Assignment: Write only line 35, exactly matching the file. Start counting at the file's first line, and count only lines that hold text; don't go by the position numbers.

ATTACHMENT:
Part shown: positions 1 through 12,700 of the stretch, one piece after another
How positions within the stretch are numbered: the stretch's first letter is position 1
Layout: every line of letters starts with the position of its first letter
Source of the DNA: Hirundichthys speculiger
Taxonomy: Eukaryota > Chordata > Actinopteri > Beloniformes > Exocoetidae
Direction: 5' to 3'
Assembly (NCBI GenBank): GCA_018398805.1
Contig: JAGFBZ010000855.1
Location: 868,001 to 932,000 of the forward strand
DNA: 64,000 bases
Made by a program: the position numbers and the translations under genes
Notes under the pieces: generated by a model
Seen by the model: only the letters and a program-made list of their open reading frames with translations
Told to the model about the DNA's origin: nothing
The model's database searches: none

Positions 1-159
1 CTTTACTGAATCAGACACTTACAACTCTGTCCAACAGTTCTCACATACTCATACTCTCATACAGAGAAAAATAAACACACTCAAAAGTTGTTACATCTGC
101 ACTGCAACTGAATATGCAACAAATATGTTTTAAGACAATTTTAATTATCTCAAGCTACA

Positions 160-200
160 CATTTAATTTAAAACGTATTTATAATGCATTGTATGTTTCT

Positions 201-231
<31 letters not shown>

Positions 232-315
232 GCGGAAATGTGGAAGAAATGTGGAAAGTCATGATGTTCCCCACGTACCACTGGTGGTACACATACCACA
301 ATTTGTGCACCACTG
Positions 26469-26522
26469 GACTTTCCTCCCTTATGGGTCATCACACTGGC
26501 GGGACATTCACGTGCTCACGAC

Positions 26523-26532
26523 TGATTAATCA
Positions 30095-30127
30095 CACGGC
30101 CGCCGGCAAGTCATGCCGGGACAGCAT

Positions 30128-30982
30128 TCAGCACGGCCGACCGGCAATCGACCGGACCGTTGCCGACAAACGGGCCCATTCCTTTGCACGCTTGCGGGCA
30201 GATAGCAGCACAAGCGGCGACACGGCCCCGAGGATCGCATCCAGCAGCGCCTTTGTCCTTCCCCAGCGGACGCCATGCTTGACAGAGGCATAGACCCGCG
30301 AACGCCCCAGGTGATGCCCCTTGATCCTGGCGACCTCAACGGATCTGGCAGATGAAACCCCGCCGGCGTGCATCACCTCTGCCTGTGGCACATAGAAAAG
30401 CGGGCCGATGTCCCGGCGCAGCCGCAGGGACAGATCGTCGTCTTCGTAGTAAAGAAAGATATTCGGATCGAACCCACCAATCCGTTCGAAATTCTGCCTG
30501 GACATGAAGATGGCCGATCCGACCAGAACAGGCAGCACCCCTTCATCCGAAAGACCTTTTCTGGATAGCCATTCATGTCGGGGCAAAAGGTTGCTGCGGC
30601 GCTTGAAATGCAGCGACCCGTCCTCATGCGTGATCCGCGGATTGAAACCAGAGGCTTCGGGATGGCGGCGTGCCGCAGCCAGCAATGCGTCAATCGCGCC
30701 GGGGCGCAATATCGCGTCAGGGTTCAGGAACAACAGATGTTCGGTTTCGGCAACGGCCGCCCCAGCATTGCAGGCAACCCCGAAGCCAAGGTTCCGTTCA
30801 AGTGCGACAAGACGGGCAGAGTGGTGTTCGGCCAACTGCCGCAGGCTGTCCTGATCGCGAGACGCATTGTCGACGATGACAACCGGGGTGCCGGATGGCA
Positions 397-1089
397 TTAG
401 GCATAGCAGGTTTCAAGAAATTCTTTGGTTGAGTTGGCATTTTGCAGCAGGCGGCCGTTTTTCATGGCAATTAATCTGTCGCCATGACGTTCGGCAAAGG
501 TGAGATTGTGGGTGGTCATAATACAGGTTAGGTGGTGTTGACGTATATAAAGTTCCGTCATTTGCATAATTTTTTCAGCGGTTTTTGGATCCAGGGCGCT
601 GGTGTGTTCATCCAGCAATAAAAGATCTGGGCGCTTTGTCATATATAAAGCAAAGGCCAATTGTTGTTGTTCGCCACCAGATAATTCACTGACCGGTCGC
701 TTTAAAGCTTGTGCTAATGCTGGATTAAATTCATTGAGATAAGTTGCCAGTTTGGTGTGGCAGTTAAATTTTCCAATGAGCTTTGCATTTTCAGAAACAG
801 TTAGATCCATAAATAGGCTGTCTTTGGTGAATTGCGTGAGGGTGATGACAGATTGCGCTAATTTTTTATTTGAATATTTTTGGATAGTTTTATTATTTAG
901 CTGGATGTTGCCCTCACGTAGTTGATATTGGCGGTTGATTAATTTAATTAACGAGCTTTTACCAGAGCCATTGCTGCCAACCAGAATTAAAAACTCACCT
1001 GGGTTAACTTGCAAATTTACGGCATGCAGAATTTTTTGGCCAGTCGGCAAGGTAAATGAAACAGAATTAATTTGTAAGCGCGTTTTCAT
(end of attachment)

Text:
30128 TCAGCACGGCCGACCGGCAATCGACCGGACCGTTGCCGACAAACGGGCCCATTCCTTTGCACGCTTGCGGGCA